Design thinking has become crucial for many activities in the business world as well as in other contexts. However, design thinking is still a rather nebulous phenomenon in literature as well as in practice. As Carlgren et al. (2016, 49) state:
There is a need for a description of DT that is less normative and static and that is specific enough to be able to frame it as a concept, yet flexible enough to allow for variety in its local use. There is also a need for a description that takes account of the various facets of use, so that DT can be seen as a process, or as methods, a toolbox, a mental approach, a culture or a mix thereof. This could mean that researchers studying DT would not have to rely on, for example, the d.school process, which is one of the more common descriptions but which does not capture what goes on in the name of DT in many organizations.
In this article, I propose a comprehensive three-part descriptive model for design thinking that is based on previous research (Hassi & Laakso, 2011 and Carlgren et al., 2016). Therewith I aim to provide a description of design thinking that is both tangible and lives up to the richness of design thinking.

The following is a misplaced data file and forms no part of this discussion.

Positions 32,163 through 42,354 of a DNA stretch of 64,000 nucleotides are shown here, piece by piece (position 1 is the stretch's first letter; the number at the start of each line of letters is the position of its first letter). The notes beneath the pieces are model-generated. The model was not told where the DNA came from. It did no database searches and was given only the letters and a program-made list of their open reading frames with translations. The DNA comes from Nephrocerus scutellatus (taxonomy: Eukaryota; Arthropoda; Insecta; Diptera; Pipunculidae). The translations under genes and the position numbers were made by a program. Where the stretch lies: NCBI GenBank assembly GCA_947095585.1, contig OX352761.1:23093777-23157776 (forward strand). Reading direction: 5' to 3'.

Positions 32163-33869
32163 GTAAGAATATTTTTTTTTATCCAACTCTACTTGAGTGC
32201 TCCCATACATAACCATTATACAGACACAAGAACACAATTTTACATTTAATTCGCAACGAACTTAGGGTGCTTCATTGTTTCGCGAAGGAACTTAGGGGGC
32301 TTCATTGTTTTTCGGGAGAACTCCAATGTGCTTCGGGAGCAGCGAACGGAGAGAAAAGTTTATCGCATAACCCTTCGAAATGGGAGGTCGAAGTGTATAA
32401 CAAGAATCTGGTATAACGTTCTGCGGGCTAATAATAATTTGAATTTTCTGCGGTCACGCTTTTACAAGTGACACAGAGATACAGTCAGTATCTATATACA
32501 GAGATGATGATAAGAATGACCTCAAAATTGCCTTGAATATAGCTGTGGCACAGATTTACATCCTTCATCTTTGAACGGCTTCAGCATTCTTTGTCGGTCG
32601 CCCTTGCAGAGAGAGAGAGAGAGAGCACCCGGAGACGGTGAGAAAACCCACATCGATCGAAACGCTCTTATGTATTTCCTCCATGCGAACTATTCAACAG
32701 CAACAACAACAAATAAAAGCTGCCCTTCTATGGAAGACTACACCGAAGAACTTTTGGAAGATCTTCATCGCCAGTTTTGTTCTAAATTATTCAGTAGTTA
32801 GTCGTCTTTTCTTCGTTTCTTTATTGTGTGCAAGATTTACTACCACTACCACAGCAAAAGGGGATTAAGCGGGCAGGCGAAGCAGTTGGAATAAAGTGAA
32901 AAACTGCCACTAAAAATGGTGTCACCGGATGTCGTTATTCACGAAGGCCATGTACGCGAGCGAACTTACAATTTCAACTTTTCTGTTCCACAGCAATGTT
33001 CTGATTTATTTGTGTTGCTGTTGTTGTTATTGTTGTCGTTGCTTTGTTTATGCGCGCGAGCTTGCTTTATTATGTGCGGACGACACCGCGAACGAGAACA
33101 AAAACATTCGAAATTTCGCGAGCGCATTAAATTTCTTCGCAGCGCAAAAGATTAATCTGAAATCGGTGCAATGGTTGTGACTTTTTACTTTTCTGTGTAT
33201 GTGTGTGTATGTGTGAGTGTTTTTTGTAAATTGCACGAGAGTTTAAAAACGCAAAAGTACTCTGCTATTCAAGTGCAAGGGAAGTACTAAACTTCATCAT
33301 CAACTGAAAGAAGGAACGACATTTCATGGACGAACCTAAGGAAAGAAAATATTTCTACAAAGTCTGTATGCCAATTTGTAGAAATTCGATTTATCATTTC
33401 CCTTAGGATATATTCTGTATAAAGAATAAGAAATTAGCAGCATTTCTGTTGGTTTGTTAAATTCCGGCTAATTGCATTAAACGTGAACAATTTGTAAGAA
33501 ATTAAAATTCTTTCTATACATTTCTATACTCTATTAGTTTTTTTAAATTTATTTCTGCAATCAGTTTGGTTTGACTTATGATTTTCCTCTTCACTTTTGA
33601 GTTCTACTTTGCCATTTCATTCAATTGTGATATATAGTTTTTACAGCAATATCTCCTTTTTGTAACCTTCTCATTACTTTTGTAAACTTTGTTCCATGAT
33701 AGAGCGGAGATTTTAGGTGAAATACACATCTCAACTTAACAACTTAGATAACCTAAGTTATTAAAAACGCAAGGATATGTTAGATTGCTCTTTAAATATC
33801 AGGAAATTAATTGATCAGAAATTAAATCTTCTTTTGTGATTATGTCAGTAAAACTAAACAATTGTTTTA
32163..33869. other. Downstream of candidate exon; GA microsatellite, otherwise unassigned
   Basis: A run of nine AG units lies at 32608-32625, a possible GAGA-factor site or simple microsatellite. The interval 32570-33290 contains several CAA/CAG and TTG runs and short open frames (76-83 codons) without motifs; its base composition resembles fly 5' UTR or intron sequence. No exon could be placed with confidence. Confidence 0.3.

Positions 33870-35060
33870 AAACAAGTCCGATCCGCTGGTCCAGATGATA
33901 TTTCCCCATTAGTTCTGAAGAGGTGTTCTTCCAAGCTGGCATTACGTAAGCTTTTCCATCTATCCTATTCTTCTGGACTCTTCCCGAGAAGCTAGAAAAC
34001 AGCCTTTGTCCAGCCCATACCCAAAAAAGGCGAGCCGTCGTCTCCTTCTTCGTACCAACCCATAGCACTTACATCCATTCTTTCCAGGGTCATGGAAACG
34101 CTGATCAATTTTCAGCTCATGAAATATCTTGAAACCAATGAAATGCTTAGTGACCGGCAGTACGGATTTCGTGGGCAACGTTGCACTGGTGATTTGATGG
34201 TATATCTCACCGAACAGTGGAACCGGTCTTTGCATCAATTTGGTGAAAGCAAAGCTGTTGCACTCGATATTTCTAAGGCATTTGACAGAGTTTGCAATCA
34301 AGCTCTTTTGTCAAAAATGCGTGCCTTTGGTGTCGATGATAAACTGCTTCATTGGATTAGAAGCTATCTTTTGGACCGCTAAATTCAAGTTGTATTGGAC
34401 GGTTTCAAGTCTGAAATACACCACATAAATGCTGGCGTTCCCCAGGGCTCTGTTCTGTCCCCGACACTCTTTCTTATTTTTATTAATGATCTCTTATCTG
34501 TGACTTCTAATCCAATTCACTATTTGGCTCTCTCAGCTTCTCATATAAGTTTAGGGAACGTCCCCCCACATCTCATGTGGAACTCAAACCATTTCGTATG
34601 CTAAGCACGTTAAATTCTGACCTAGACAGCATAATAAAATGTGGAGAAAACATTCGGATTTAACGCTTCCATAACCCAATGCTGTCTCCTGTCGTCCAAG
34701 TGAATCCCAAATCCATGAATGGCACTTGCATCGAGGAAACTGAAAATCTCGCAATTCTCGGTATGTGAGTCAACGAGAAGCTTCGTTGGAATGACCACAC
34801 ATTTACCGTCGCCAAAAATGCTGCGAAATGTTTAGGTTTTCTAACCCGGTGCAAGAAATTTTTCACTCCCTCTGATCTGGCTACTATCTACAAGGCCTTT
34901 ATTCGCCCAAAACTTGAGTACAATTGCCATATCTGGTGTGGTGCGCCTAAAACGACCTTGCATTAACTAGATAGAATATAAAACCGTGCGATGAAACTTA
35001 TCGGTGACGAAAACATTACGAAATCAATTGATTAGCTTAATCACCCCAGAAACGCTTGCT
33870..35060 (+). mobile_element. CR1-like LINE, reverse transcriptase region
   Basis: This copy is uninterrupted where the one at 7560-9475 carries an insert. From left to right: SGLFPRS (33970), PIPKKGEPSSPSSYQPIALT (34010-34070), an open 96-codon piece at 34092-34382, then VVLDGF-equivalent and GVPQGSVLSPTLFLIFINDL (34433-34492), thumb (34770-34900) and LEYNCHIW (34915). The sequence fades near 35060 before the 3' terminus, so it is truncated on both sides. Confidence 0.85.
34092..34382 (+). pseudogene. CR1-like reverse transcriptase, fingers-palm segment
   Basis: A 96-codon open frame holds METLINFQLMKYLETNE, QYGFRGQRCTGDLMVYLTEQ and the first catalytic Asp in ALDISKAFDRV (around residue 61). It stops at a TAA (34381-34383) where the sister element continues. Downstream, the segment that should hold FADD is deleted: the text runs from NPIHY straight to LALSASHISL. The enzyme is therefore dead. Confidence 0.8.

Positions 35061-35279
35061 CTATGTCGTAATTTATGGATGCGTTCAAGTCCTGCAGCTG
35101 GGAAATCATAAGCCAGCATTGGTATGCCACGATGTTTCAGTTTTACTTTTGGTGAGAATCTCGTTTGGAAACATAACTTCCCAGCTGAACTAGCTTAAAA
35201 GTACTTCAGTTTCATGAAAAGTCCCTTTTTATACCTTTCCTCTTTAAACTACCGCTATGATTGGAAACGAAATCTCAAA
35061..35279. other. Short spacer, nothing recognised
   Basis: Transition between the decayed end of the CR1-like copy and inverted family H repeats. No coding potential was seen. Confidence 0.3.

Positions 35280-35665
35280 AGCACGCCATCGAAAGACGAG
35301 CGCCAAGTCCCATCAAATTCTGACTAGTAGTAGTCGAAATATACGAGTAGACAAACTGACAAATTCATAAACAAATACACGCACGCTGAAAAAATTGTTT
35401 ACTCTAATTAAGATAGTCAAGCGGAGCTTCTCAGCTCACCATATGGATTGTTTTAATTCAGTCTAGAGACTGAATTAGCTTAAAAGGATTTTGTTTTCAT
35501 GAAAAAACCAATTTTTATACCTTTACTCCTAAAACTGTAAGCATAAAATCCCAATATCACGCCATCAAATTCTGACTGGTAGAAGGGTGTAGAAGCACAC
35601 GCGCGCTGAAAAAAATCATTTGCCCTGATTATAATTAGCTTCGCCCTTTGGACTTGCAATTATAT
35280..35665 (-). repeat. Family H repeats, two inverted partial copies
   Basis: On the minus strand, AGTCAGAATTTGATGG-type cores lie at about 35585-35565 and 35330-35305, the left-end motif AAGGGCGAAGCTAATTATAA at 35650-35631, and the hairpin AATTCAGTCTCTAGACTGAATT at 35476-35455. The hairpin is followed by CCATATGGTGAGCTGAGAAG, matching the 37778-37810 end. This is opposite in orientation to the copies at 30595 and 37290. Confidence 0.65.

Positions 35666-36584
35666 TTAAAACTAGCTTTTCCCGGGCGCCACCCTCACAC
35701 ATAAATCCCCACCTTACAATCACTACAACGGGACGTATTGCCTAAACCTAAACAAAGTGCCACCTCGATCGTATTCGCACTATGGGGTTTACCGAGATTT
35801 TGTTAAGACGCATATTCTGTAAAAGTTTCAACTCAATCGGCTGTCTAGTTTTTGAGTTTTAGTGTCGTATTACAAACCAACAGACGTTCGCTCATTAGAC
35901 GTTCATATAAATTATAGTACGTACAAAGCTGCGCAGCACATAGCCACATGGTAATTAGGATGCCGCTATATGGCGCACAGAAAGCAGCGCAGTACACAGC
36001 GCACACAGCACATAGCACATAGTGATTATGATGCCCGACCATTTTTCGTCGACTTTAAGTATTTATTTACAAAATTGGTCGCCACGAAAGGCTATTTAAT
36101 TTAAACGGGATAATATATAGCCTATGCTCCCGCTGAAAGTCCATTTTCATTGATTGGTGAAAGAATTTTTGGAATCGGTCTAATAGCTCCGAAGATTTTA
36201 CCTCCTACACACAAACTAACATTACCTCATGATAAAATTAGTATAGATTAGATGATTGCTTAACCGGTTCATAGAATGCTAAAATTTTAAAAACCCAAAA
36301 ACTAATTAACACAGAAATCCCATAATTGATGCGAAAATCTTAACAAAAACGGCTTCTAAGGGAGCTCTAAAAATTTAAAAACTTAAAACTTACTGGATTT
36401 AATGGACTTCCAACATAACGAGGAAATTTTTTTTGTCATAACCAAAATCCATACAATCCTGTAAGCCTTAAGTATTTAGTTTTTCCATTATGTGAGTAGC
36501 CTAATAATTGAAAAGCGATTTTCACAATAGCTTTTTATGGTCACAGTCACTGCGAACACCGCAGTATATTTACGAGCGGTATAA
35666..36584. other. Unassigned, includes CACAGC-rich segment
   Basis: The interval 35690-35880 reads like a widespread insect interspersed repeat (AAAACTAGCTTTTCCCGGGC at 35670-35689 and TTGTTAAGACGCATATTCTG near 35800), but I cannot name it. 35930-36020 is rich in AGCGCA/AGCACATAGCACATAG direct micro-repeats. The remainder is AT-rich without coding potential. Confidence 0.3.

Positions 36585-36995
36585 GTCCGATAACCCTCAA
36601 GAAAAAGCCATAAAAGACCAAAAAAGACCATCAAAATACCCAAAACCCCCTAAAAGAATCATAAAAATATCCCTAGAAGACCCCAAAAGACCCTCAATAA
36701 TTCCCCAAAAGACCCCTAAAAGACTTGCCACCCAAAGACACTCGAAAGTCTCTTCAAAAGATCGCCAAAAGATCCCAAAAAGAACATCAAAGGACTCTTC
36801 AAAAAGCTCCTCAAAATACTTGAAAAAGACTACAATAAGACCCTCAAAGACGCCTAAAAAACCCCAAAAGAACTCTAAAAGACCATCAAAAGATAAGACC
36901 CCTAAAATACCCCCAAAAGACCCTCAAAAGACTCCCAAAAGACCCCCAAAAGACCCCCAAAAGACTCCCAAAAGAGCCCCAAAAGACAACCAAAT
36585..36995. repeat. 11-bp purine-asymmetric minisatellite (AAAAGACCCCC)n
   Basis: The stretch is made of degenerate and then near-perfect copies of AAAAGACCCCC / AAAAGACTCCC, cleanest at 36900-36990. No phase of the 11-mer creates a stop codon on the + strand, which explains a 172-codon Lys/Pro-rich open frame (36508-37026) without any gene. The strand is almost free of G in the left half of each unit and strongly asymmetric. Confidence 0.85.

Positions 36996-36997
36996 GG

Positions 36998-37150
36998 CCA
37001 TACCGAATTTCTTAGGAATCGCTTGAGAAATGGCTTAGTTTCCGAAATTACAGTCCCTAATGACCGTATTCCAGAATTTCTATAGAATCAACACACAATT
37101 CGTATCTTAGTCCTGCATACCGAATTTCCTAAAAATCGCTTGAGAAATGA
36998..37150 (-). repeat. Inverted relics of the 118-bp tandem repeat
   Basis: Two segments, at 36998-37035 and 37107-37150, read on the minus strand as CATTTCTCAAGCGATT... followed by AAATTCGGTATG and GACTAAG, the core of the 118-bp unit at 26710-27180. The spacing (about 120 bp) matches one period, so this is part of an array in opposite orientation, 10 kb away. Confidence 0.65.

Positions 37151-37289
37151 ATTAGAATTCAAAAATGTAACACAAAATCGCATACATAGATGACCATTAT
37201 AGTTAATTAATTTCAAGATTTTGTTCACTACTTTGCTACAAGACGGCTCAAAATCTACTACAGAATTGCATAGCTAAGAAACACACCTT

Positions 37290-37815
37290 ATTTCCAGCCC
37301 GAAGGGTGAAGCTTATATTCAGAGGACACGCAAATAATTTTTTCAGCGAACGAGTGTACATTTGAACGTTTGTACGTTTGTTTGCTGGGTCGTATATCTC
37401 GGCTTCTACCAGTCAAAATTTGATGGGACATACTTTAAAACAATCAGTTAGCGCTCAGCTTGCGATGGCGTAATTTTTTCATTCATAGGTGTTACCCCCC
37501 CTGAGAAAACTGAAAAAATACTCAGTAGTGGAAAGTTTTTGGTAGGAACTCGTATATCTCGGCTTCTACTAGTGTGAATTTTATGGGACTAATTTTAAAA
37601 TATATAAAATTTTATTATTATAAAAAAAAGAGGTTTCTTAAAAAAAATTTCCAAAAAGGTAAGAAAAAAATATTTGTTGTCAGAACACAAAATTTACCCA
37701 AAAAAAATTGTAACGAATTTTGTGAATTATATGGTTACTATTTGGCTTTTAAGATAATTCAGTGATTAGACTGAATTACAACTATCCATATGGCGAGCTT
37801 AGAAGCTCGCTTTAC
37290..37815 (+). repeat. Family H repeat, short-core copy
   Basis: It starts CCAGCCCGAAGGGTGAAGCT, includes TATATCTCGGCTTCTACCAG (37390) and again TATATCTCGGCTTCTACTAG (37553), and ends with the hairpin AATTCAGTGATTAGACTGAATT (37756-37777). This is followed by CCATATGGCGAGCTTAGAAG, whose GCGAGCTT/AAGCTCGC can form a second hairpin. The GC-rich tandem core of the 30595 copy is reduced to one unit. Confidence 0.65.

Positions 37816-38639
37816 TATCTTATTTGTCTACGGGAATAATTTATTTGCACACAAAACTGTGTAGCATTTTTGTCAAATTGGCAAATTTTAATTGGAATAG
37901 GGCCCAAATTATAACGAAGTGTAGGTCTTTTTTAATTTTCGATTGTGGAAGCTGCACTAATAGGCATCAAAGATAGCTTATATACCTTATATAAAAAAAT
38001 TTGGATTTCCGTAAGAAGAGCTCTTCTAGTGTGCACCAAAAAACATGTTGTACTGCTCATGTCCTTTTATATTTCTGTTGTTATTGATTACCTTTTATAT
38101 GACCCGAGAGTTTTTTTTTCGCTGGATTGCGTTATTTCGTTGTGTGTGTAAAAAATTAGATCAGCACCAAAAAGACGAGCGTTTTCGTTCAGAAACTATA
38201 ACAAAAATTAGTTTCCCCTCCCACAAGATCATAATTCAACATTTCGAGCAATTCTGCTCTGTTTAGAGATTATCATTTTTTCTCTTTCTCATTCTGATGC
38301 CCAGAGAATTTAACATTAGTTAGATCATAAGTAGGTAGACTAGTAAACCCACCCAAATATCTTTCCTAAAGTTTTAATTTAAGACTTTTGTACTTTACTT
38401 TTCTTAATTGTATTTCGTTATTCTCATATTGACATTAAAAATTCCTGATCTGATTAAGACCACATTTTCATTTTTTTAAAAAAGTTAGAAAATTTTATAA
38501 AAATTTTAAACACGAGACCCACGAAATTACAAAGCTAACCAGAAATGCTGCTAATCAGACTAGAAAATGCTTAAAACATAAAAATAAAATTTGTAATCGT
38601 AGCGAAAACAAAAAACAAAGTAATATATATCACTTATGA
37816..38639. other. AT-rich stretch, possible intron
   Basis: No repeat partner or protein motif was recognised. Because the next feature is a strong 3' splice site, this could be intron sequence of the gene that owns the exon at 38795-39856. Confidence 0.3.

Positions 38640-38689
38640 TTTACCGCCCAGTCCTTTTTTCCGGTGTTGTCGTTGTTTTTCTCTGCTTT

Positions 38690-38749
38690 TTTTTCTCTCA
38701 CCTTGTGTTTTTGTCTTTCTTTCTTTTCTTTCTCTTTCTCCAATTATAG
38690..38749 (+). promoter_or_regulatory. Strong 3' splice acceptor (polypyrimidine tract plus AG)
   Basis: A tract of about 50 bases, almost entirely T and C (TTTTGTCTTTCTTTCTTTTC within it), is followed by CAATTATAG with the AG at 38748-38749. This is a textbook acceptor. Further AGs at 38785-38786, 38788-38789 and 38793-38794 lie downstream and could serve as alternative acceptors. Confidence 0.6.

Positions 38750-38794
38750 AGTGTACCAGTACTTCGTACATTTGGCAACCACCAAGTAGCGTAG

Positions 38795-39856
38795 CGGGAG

A simple way to visualize this operating model is to think of it as having two parts, each requiring companies to adopt major changes in the way they work:
- To sum up, the first three phases are about ensuring that a significant problem or user need is identified and addressed.
- Only then, in the next three phases, is the focus on creating solutions for the problems that have been identified: different ideas are generated, the ideas are made tangible in the form of prototypes and the design team gets feedback from the users right away.
Teamwork plays an important role in design thinking; therefore an open, teamwork-promoting spatial structure is important. Furthermore, the space should stimulate the team so that it is prompted to use easily accessible materials for building rapid prototypes. Next, the versatility of the premises is relevant in the form of various working areas and surfaces, so that the principle of visualization can be followed. Lastly, a flexible room design makes it possible to easily adapt the space to the respective needs (e.g., standing vs. sitting, focus vs. activity).
The current stalemate does not indicate a wavering U.S. commitment to the negotiations, one of the people said.
Guersent’s comments echoed those made last week by Valdis Dombrovskis, the EU’s financial-services chief, who said the EU is “counting on the new U.S. administration to explain their priorities so that we can make progress” at Basel. “At this stage we do not have any concrete indications” from the U.S., he said.